6.16.2014

Service.

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service1  

i spent a couple of hours yesterday with my head in the trees. one tree in particular. tucked behind
the building i work in is a serviceberry tree. for the last few years i've always wanted to grab some
of those berries while they are available for a few short weeks. and each year i miss the season completely.
not this year.


service2  

serviceberries are similar in taste to blueberries. they are delicious. not surprisingly, most of my time
picking was spent with a companion of sorts: a hungry robin. the robin clearly had much more practice than i
in harvesting the berries. she jumped from branch to branch wasting little time filling her belly. but i can carry 
many more berries than she can. and i have plans for the few quarts i slowly collected.


service3

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2.16.2014

Fresh Sardine Croquettes and Sauce Gribiche


. sardines and sauce gribiche  

similar to ball lightning, fresh sardines are something that are known to exist but are
rarely seen. in fact, today was the first time i have ever seen them. apparently, i'm not
the only one to get excited by them. according to the fishmonger: "we sell out of them
super fast." translation: "if you want some, the time is now!" sold. eight little guys were
heading home with me moments later. 

after a little gutting, they were fried in butter. the flesh was picked off and cooled. adding
in parsley, dill, salt, pepper, a little potato, an egg, and some torn bits of stale bread to the
flakes of fish, the mixture was formed into cylinders and then rolled in a beaten egg and 
then more bread crumbs. next up: fry until golden.

i like to top strong flavored fish with (my version of) sauce gribiche: mayonnaise, mustard,
capers, cornichons, hard boiled eggs, parsley, dill, tarragon, chives, salt, and pepper. it's
probably the best thing to serve with pretty much anything that has been fried.


sardinecroquetteandsaucegribiche  
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1.19.2014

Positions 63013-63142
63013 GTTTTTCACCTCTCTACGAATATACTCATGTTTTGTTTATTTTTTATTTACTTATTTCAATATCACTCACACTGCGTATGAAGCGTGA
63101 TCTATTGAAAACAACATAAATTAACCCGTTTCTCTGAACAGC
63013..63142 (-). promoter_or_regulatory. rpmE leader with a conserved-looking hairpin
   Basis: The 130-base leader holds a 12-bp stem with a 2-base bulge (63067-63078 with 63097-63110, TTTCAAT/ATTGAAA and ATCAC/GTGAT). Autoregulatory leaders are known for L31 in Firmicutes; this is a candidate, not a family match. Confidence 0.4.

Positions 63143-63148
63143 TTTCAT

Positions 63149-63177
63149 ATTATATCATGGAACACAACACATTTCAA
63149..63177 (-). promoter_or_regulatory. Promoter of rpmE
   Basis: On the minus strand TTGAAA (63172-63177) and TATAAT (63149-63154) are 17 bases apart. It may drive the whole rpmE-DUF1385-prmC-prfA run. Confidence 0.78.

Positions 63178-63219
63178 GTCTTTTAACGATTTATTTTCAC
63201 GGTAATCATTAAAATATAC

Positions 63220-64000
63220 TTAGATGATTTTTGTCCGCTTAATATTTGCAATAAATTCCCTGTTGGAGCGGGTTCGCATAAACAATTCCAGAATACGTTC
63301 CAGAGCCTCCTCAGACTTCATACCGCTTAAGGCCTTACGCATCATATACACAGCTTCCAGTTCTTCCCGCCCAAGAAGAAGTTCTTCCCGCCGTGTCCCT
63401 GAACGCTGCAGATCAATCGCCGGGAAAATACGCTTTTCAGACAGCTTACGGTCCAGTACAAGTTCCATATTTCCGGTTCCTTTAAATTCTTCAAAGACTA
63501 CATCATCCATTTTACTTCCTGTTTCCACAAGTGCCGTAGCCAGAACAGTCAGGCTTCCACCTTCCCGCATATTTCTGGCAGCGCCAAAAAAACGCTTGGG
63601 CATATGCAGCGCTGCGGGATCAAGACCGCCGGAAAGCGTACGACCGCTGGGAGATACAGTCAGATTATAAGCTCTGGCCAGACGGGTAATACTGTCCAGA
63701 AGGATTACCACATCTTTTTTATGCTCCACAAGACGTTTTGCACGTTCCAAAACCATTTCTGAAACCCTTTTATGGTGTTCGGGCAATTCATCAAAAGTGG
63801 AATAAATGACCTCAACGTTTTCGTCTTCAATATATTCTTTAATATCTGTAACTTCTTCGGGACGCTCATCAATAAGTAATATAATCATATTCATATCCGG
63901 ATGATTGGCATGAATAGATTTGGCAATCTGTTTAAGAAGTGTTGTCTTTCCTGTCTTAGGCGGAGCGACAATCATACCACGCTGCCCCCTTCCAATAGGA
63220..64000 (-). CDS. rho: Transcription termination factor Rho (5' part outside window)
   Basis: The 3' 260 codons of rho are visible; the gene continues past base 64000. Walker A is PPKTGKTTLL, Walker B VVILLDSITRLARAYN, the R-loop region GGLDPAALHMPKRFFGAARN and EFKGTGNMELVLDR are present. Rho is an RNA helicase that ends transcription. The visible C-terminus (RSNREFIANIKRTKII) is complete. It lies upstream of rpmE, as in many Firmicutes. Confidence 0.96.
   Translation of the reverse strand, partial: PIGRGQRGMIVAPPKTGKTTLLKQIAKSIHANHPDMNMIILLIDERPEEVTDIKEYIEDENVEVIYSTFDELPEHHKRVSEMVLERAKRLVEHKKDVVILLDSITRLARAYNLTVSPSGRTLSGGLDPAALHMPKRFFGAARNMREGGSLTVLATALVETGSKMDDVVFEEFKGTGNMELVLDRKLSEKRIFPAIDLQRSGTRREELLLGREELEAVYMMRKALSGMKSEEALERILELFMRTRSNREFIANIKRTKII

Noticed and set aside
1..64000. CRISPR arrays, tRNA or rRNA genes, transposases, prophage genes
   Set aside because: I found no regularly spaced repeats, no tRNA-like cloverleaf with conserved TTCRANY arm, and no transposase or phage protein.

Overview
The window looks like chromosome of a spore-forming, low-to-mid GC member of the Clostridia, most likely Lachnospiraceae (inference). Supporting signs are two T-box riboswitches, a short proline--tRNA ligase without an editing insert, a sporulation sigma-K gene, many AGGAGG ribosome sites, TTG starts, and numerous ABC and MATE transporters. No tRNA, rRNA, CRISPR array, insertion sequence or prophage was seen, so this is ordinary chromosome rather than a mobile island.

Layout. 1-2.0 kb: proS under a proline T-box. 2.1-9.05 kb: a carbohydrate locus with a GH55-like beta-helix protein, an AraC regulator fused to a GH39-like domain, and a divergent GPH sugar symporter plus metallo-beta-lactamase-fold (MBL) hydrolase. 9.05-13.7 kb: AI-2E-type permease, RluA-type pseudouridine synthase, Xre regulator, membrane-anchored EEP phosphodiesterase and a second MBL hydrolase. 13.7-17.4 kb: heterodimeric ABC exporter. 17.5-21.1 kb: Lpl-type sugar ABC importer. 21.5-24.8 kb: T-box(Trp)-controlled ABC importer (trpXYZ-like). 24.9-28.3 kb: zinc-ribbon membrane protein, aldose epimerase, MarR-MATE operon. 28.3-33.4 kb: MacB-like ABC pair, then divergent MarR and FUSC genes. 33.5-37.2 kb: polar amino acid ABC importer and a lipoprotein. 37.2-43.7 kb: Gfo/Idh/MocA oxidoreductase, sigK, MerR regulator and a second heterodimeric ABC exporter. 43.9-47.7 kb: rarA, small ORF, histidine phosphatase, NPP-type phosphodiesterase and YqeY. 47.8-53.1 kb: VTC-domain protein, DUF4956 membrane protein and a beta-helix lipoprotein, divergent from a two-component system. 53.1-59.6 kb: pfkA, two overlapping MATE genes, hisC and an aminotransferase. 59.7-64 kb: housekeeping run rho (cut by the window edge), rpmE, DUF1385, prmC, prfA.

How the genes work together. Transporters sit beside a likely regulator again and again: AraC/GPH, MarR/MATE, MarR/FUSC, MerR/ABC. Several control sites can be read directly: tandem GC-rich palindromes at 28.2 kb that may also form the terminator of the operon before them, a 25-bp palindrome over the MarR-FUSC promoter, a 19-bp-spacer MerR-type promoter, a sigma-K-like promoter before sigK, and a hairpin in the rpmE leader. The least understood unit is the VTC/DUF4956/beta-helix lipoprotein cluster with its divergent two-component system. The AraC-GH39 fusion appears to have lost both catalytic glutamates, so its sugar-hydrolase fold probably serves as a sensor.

Slow Roasted Carrots with Coriander and Bay

. slowcookedcarrotswithcoriander  
polar vortex or not, it's slooooooow cooking time. the time of year when the oven is fired
up shortly after breakfast and when pots are set to barely simmer throughout the day. in my
place usually involves stock making or braising a tough cut of meat. that's all great, but i've
recently began thinking about slow cooking vegetables. i usually belong to the high heat
school of vegetable roasting so i had to rethink my approach when going slow.


carrotsoliveoil


when i mean slow here, i mean really slow. roasting carrots might normally take 45 minutes to
an hour. for these carrots, i wanted to roast them for 6 hours. in order keep them from drying out
i had two secret weapons: olive oil and pig trotters. (i'll spare the photo for the squeamish.) using a 
fair amount of olive oil and adding a split trotter to the mix, the coriander coated carrots were
 kept at a comfortable 250°F for about 5 hours. covered with foil, they slowly cooked away, the
trotters helping to keep things moist. the last hour i removed the foil for some browning. the
result: the best carrots i've ever had. incredibly tender but still has some bite. sweet, but not
overly-so. just real carroty.


carrotsafter


i made twice the amount you see here so these carrots are going to be around all week. their
first task: lightly smashed into toast with goat cheese and a touch of honey. 

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